The influx of retail, manufacturing, and cultivation activity in Illinois will significantly increase the need for marijuana jobs helping customers in dispensaries or trimming plants at the cultivation facility.
Illinois Cannabis Law Recap & Main Points
In Illinois, marijuana is acceptable for both medical and recreational use. An summary of Illinois's cannabis laws is provided below, along with data, state revenue, regulations, buying alternatives, possession restrictions, laws pertaining to home cultivation, and the state's medicinal marijuana patient population:
Legalization and Regulations: The Cannabis Regulation and Tax Act, which went into effect in January 2020, allowed adult-use marijuana in Illinois. Up to 30 grams of marijuana may be owned for recreational purposes under this Act.
Furthermore, the Illinois Senate passed laws in 2023 that further decriminalized cannabis usage in Illinois. These laws included guidelines for people under probation or supervision as well as restrictions on searches based only on the scent of cannabis.
State Revenue and Taxation: Illinois has had substantial cannabis sales; in 2023, shops reported selling $140 million worth of recreational marijuana goods in a single month, which was a great showing for the sector.
Purchase and Possession Limits: Marijuana may be used for medical purposes and recreational purposes by adults 21 years of age and older in Illinois. Up to 30 grams of cannabis flower, 500 mg of THC in goods, or 5 grams of cannabis concentrate are legal for recreational consumers to buy and possess.
Home cultivation laws in Illinois allow up to five plants per household for personal use by licensed medicinal marijuana cardholders and their caregivers. Cultivating for recreational purposes is forbidden and is a legal infraction in Illinois.
Patients Eligible for Medicinal Cannabis in Illinois: Those who meet the requirements for medicinal cannabis must register by obtaining a doctor's certification, filling out an online form, and, if required, assigning a caregiver. For veterans and individuals with impairments, the program offers discounted rates.
Only one patient at a time may be served by caregivers, who must be Illinois residents and be at least 21 years old.
Shipping and Importing Cannabis in Illinois: It is permissible to ship cannabis inside the state of Illinois as long as it is kept in a sealed container that cannot be accessed while a vehicle is being driven.
Both driving while intoxicated and consuming marijuana in a car are prohibited. Marijuana exports from Illinois are forbidden and are prosecuted as federal crimes.
Illinois Marijuana College
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Illinois Cannabis Laws FAQ's
What is the Cannabis Control Act in Illinois?
On June 25, 2019, Governor JB Pritzker signed Public Act 101-0027, the Cannabis Regulation and Tax Act. This Act permits Illinoisans over the age of 21 to possess and use cannabis in public places, while permitting non-residents to carry smaller amounts.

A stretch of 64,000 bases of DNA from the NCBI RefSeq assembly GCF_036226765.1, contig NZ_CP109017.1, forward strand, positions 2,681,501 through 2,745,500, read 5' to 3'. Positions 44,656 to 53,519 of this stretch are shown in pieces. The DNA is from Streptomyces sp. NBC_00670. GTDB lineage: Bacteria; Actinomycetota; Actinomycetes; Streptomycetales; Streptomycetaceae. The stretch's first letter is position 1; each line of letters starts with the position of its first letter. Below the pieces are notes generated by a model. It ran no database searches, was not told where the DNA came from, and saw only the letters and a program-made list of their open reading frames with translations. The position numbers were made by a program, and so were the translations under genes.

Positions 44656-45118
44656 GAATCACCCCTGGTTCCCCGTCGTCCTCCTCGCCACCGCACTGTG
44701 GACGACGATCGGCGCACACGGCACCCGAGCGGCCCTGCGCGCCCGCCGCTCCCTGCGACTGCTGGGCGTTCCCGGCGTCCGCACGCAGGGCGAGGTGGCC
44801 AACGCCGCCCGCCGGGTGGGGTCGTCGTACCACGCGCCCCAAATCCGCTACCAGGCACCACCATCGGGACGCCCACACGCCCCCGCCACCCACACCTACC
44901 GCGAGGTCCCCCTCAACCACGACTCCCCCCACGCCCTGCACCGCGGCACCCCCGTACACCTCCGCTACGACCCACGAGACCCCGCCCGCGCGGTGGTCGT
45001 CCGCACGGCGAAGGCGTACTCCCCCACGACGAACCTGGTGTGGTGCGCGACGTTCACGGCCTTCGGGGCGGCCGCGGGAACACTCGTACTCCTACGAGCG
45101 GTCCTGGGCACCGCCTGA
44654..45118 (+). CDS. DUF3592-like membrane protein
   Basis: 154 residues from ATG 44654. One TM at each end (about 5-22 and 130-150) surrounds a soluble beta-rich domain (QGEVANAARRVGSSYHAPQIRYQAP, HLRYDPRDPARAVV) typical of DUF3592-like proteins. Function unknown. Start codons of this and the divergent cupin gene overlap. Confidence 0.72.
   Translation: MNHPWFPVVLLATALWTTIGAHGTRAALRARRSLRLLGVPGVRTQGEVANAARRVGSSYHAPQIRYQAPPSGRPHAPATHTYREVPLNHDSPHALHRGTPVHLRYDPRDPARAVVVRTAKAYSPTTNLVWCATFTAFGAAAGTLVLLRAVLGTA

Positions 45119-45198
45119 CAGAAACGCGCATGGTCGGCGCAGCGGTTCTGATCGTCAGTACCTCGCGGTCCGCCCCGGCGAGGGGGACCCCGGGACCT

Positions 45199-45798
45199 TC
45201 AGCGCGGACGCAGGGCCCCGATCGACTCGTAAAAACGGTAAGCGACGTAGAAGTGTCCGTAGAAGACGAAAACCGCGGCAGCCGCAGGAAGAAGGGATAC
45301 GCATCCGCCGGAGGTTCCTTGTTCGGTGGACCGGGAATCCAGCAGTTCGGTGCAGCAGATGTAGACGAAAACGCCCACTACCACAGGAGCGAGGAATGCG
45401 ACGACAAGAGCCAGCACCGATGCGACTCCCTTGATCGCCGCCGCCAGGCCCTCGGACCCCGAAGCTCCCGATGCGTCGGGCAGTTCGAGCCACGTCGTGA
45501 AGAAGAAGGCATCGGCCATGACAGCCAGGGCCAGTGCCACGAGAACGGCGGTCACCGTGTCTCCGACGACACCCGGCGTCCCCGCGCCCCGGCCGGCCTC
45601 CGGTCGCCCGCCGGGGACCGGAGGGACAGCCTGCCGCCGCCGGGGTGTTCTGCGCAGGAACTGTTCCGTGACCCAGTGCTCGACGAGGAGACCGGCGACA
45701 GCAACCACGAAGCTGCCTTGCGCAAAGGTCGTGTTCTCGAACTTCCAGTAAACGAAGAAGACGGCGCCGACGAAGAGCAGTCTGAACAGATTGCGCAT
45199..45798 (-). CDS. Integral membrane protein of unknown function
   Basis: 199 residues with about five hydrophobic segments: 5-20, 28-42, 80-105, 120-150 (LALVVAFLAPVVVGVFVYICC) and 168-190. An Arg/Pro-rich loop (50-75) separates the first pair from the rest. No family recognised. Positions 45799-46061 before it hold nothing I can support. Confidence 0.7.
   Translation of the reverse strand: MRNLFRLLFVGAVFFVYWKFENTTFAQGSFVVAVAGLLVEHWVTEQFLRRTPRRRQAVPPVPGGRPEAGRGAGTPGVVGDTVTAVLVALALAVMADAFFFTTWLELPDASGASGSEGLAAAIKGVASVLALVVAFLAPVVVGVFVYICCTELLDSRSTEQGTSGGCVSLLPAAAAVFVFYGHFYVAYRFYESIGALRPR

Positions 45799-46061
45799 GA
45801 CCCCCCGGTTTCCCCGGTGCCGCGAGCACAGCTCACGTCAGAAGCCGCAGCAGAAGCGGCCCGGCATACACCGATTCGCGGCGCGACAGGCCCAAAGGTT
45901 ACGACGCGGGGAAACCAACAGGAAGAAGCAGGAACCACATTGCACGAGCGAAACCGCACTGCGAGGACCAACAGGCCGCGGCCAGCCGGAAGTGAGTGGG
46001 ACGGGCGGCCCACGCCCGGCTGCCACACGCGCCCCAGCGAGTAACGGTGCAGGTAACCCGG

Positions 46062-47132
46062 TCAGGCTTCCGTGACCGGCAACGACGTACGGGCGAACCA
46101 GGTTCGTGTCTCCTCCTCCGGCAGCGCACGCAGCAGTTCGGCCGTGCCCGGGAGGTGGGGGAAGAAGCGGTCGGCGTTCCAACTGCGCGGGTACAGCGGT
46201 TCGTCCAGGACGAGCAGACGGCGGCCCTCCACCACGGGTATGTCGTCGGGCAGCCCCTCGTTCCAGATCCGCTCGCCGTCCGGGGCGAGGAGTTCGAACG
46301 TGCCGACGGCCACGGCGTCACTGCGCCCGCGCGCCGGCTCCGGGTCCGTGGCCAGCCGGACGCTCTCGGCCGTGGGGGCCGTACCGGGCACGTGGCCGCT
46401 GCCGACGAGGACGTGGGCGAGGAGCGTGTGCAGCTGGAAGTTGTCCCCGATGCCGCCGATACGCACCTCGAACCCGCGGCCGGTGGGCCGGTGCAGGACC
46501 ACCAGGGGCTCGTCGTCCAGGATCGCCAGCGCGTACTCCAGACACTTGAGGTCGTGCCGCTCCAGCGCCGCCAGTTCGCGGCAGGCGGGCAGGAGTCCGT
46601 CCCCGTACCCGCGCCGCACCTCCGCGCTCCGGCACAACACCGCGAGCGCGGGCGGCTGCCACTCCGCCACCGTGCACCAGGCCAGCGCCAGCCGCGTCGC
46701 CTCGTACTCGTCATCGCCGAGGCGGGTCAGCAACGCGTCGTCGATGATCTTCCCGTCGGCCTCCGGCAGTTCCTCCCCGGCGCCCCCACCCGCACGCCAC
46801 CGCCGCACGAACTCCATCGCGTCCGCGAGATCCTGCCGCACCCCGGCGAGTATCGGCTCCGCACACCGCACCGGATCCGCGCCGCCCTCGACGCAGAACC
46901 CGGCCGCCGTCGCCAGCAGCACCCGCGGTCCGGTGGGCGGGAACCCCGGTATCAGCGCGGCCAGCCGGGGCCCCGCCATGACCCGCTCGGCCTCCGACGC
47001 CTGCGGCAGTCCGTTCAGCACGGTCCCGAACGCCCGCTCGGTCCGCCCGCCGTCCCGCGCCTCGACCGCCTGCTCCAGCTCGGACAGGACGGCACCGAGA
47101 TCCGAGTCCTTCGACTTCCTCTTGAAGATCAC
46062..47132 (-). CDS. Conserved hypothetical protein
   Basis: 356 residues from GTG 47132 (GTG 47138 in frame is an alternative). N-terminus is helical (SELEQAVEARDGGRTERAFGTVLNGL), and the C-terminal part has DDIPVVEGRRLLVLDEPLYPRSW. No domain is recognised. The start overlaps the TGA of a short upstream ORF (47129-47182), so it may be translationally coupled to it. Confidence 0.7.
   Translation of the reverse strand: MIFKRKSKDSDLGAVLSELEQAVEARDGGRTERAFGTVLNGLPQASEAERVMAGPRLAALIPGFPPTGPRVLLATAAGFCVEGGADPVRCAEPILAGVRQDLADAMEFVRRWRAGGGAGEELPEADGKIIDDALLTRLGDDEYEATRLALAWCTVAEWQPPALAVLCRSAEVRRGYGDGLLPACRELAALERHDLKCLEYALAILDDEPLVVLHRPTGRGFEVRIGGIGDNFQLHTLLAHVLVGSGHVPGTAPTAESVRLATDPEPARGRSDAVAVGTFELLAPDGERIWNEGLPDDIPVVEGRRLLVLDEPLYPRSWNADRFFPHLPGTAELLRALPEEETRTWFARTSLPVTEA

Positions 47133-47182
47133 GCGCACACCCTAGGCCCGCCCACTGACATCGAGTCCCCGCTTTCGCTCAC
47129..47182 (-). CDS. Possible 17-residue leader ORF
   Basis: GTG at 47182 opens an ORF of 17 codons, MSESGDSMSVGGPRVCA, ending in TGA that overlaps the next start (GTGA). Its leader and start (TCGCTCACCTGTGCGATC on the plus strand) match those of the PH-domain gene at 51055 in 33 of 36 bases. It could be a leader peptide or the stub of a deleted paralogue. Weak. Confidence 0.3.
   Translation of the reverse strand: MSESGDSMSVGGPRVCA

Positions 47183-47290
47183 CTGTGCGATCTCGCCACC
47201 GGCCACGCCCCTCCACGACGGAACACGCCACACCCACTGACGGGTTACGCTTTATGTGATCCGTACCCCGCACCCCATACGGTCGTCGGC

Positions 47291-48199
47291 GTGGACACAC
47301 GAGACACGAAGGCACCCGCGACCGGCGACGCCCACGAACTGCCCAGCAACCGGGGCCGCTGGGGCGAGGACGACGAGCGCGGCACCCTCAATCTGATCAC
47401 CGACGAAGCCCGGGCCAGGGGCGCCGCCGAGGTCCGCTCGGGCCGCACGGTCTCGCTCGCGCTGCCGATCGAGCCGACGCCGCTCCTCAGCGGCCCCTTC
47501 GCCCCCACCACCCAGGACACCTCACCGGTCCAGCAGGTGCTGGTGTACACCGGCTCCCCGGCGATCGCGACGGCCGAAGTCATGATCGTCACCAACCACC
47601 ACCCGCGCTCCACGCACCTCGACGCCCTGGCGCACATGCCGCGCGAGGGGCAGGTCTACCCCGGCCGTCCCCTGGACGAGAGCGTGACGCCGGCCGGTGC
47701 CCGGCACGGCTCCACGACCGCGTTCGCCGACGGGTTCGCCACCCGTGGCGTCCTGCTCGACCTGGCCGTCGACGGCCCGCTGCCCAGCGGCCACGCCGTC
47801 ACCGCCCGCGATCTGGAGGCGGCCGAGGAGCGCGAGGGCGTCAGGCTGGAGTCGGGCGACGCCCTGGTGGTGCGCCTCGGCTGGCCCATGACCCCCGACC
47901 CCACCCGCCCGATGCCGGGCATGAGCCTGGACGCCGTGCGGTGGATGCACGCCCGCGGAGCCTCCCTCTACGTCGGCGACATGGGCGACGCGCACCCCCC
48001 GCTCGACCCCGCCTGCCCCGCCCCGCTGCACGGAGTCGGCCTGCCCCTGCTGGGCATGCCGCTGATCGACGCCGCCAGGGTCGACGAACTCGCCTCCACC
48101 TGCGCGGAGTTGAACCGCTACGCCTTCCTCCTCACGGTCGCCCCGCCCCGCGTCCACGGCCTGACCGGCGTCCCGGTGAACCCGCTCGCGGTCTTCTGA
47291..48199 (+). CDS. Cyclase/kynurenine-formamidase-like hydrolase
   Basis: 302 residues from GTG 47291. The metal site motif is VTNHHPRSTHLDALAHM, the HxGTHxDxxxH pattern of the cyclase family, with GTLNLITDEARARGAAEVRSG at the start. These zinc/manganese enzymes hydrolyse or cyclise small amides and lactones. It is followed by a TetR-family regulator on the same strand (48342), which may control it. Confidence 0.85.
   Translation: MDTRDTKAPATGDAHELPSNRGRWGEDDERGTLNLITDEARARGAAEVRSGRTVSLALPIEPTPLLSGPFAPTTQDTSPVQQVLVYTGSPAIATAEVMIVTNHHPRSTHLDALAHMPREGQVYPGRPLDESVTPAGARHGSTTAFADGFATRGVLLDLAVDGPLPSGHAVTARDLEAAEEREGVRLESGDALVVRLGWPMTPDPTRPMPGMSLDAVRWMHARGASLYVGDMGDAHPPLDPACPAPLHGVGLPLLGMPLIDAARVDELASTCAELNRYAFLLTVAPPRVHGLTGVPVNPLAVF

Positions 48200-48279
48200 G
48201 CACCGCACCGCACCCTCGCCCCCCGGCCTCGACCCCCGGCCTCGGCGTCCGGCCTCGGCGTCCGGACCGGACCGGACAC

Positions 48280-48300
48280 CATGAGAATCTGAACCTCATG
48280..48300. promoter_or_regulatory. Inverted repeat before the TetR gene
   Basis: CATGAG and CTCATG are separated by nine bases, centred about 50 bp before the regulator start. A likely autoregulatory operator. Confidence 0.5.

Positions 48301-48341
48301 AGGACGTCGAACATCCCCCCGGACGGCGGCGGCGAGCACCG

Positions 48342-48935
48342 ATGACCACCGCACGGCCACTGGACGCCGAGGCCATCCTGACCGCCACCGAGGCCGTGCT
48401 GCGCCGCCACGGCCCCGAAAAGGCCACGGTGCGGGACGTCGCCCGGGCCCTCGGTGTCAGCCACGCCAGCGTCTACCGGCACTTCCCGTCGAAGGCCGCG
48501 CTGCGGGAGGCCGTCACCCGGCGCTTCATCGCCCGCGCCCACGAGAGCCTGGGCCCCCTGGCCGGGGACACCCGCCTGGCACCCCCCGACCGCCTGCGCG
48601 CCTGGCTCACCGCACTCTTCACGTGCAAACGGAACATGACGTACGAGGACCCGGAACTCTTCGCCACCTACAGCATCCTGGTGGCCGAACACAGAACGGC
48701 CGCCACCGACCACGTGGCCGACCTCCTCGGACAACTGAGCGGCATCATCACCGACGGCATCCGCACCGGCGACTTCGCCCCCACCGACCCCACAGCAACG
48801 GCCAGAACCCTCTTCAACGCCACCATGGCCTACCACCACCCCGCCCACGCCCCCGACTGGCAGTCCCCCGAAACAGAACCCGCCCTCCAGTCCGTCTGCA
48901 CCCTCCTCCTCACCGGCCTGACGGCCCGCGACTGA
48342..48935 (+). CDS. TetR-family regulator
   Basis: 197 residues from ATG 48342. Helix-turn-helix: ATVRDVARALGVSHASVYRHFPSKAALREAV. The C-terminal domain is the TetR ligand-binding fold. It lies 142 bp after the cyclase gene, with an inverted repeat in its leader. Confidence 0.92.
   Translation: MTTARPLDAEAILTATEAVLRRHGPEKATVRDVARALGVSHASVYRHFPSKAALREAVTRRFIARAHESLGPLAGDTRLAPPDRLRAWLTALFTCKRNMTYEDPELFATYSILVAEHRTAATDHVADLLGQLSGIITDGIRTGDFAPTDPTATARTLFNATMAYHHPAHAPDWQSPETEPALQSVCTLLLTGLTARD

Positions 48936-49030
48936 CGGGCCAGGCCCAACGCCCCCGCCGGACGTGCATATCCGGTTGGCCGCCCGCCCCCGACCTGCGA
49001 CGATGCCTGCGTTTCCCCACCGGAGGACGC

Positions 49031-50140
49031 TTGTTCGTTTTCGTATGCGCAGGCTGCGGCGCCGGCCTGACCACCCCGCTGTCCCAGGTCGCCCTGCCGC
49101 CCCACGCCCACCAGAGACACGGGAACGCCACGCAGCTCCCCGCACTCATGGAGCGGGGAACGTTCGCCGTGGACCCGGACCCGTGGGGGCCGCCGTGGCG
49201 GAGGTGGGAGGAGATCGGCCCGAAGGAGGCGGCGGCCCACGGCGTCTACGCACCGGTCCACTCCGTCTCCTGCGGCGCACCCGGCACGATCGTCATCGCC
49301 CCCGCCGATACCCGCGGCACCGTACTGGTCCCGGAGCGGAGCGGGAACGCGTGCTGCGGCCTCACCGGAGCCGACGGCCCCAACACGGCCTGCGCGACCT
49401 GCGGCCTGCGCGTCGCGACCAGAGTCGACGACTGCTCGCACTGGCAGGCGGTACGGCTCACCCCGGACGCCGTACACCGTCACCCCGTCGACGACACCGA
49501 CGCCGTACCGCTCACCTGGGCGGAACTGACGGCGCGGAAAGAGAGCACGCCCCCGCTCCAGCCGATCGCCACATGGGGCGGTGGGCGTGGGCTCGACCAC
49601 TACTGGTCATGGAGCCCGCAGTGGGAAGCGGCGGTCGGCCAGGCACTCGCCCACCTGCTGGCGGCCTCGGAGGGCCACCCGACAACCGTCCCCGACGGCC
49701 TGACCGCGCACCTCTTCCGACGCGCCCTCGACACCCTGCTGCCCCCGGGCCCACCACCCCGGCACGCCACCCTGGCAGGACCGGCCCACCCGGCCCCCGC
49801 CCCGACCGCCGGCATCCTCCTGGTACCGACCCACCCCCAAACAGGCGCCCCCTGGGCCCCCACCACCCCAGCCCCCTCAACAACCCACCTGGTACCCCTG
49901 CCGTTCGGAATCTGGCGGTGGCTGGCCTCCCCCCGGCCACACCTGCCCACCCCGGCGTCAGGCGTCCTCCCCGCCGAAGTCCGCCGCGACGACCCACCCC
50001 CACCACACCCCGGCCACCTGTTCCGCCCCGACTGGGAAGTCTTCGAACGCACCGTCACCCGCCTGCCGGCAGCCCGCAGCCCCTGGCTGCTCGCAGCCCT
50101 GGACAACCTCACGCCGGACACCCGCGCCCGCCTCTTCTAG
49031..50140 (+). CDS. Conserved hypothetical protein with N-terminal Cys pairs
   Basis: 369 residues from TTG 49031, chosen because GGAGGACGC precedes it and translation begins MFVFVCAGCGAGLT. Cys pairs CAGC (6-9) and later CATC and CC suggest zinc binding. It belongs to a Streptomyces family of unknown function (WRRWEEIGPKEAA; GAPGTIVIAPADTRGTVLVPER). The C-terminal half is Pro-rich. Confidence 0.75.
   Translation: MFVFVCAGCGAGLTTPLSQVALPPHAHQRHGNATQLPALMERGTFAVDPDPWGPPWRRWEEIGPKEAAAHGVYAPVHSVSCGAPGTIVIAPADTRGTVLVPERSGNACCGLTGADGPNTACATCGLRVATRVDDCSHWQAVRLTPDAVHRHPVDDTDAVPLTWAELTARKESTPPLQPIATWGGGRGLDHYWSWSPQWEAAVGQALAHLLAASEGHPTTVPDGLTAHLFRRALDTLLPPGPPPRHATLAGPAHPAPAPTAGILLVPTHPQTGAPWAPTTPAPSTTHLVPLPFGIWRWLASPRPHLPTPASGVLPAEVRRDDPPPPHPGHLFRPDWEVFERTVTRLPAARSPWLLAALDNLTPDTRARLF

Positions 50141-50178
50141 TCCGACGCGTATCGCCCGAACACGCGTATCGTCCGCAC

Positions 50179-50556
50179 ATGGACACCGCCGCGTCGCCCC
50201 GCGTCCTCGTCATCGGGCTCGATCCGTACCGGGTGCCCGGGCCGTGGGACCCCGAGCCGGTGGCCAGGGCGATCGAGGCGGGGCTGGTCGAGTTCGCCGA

Do Illinois dispensaries track how much weed you buy?
Illinois state law mandates that dispensaries that sell marijuana keep records of sales. Dispensaries within the city may therefore scan your ID to make sure you don't make purchases that exceed the set amounts.
What is the Compassionate Use Act in Illinois?
A state statute in Illinois is known as the Compassionate Use Act. Through the system it establishes, individuals with specific disabilities can obtain an ID card that enables them to legally purchase and consume cannabis.
Do I need a medical cannabis card to grow weed in Illinois?
Residents of Illinois who meet the requirements and possess an Illinois Medical Cannabis Registry Identification Card are permitted to cultivate up to five (5) cannabis plants that are taller than five (5) inches inside their homes. It is still forbidden to cultivate ANY cannabis plants if a person does not possess an Illinois Medical Cannabis ID card.
What is a cannabis infuser license in Illinois?
A facility that directly mixes cannabis concentrate into a product to create a cannabis-infused product is granted an infuser license.
Does anxiety qualify for medical marijuana in Illinois?
In Illinois, anxiety is not a condition that qualifies for medical marijuana.
Are cannabis consumption lounges legal in Illinois?
Local governments are able to approve the establishment of consumption lounges at dispensaries or freestanding retail tobacco stores, thanks to the Cannabis Regulation and Tax Act.
How much does it cost to open a dispensary in Illinois?
In Illinois, a dispensary may have initial expenses of $75K to $180K and recurring expenses of $26K to $71K. Furthermore, license and permission fees may reach $60,000 for applicants who do not meet social equity requirements and $30,000 for those who do.
Can I smoke weed on the street in Illinois?
It's against the law to consume in public. This covers the spaces next to authorized dispensaries as well as parks and roadways. Driving while under the influence of cannabis is prohibited, as is consuming cannabis in any kind of vehicle, whether or not it is moving.
Are edibles legal in Illinois?
Residents of Illinois who are at least 21 years old are permitted to possess up to 30 grams, or one ounce, of cannabis flower. Five grams of concentrated cannabis (kief, oils, or dab) 500 mg of THC found in cannabis-infused goods (such as tinctures or edibles)
Fred Hernandez is a highly accomplished and versatile writer, boasting an extensive background in the cannabis industry. With an in-depth understanding of various sectors including cultivators, processors, retailers, and brands, Fred's expertise spans across the entire cannabis landscape. As a prominent contributor to CTU, he consistently delivers insightful articles exploring the latest developments, news, and regulations shaping the cannabis industry. Whether it's delving into the intricacies of cannabis products, cannabis strain reviews, or providing comprehensive analyses of cannabis laws, or sharing expert insights on cannabis cultivation techniques, Fred's wealth of knowledge positions him as an invaluable writer and educator for all cannabis-related subjects.